We ran a piece last week previewing one of the early reviews for the Windows Mobile-powered HTC Touch HD2 handset, and the folks at Gizmodo have just posted their thoughts.
The review starts in glowing terms, with the Touch HD2 being described as, ” the nicest phone in the world …ostentatiously huge and amazingly slim …business-savvy and utterly pornographic.”
The praise continues to flow freely as the HTC’s delightfully constructed lines are lovingly admired and the nippy Sense UI praised for delivering the goods with gusto.
And now the bad news
Despite its beautiful build, enormous screen and healthy battery life, the reviewer is quick to point out what he feels is the phone’s Achille’s Heel: Windows Mobile, declaring the choice of OS, “a tragedy.”
And don’t get me wrong, this whole Sense thing is surprisingly usable—it’s a fairly rare occasion that you fall out of HTC’s safe, smooth, grey-and-black arms, and into the Windows 3.1-esque hell that has been, and somehow still is, a Windows Mobile hallmark .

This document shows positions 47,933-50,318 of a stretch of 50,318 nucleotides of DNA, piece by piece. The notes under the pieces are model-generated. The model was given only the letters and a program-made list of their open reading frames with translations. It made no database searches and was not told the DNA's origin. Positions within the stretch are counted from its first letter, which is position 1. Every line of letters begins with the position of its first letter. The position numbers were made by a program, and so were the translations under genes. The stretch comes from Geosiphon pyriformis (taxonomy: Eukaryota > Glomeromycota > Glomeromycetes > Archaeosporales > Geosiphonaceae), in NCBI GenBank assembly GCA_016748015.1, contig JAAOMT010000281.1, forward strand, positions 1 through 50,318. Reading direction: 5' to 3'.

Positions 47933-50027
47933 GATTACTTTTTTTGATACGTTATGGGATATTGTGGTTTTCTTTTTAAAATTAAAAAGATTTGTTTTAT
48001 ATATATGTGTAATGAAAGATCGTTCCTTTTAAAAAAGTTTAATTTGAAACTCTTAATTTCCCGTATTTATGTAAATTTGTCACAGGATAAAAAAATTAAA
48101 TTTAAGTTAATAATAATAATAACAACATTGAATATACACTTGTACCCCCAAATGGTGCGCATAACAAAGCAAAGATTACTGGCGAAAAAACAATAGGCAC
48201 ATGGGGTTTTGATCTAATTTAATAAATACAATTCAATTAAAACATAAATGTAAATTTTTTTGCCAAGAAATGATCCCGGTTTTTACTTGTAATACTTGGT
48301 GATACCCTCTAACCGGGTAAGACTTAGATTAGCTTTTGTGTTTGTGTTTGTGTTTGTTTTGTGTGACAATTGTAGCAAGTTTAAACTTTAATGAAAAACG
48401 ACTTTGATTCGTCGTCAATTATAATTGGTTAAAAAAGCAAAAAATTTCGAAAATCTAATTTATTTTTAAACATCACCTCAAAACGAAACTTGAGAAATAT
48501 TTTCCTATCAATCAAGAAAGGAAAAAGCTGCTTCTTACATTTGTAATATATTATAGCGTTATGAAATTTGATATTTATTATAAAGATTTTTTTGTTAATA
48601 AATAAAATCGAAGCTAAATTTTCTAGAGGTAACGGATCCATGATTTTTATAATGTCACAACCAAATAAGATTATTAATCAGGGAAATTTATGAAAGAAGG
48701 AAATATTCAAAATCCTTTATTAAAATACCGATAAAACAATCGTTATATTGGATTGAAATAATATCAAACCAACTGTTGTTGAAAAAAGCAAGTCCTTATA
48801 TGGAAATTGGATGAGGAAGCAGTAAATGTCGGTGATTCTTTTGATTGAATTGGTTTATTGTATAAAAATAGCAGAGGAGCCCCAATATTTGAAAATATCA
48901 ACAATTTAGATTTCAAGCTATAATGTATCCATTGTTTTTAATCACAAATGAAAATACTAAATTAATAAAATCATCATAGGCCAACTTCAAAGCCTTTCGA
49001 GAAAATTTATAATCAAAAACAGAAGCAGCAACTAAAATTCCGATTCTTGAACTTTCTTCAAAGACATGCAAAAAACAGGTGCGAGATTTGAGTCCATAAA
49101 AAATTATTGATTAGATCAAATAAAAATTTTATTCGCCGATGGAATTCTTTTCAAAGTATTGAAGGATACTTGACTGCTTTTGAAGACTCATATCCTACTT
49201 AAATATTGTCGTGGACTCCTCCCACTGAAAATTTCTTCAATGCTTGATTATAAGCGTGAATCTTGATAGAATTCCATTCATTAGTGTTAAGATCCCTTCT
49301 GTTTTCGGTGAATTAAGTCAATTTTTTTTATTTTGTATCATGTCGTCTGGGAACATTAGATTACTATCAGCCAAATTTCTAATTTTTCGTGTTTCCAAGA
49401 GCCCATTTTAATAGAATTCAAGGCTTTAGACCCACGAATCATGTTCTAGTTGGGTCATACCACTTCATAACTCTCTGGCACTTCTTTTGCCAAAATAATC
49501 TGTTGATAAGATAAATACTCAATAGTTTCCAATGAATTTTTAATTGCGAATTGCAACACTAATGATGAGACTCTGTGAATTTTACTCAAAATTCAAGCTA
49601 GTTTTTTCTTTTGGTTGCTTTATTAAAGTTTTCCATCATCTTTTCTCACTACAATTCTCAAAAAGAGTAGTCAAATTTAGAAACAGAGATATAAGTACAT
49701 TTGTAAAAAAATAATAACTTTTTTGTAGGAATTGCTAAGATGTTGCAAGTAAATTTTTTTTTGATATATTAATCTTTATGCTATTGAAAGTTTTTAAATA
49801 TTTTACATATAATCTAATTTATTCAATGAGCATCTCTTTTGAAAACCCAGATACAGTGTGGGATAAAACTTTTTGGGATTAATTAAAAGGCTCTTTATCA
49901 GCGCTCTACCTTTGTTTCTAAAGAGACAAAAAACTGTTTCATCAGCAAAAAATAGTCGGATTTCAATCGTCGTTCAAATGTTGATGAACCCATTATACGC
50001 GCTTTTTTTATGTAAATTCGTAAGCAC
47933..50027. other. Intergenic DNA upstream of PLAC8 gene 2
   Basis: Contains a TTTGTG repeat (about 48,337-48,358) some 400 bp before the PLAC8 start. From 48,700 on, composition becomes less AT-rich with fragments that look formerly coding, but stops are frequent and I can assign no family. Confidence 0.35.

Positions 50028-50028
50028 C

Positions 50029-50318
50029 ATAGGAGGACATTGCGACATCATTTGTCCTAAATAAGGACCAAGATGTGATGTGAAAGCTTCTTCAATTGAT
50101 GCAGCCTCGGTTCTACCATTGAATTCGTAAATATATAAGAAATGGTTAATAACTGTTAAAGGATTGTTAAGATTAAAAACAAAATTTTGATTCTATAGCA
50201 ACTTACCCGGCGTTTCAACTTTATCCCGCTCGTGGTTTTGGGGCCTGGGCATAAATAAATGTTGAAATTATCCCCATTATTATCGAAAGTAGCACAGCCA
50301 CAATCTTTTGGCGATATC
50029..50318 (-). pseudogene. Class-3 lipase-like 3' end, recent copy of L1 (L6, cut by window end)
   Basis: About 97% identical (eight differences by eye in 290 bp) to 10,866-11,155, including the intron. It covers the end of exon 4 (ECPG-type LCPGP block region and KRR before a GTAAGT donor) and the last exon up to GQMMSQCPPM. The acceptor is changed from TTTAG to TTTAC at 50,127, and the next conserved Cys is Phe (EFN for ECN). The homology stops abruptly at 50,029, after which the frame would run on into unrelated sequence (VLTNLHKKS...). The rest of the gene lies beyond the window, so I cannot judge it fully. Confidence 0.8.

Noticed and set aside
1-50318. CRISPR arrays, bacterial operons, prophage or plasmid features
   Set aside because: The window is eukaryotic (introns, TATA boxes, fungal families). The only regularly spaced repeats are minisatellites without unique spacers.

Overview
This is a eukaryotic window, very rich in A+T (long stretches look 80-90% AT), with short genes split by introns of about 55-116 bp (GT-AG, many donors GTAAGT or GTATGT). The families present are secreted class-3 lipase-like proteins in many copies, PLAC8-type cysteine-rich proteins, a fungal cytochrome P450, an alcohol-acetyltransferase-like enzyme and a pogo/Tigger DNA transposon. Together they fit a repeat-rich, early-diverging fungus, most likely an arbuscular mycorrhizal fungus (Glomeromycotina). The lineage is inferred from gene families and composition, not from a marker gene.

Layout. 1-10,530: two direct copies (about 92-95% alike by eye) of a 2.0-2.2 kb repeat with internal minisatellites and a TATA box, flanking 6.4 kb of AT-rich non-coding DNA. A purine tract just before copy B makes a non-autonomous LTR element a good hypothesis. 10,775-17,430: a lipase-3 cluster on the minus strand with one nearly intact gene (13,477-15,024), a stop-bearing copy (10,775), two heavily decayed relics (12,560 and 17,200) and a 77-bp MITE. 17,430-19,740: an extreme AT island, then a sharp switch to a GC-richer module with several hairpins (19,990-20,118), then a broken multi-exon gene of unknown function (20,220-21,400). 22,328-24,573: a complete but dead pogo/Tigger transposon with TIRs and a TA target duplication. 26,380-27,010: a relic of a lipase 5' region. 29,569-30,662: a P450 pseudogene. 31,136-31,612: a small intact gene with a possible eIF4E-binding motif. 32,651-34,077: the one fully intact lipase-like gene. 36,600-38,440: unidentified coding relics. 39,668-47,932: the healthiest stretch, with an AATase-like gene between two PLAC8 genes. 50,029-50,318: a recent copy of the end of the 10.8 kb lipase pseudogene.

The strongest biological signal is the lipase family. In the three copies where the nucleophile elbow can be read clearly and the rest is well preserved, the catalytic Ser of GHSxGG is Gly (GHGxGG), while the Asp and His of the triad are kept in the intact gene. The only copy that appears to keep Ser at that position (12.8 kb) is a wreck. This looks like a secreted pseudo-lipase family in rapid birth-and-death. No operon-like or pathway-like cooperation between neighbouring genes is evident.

With Sense HTC has made a sort of meta-OS, which uses Windows Mobile 6.5 as a behind-the-scenes stagehand, which only shows its face when it absolutely needs to. HTC has even added multitouch to the browser, maps and photo applications, which works surprisingly well for what almost certainly qualifies as an after-the-fact hack.
It’s impressive, but every time you notice the absurd lengths to which HTC has gone to deny this phone is running Windows—they’ve even replaced the calendar and text messaging apps, for god’s sake—you find yourself asking the same question: Why even bother?
We have to say we’re a little baffled by this review.
Sure, we dislike clunky ol’ WM as much as the next serious smartphone user, but if HTC has created a fast, intuitive and beautiful handset that delivers in all departments, why should anyone really care what’s powering it?
The hardware and software appears to have performed perfectly well throughout, and with the reviewer describing the whole handset as “bliss,” we’re having trouble seeing where the tragedy is here… is it the phone, or the reviewer’s bias?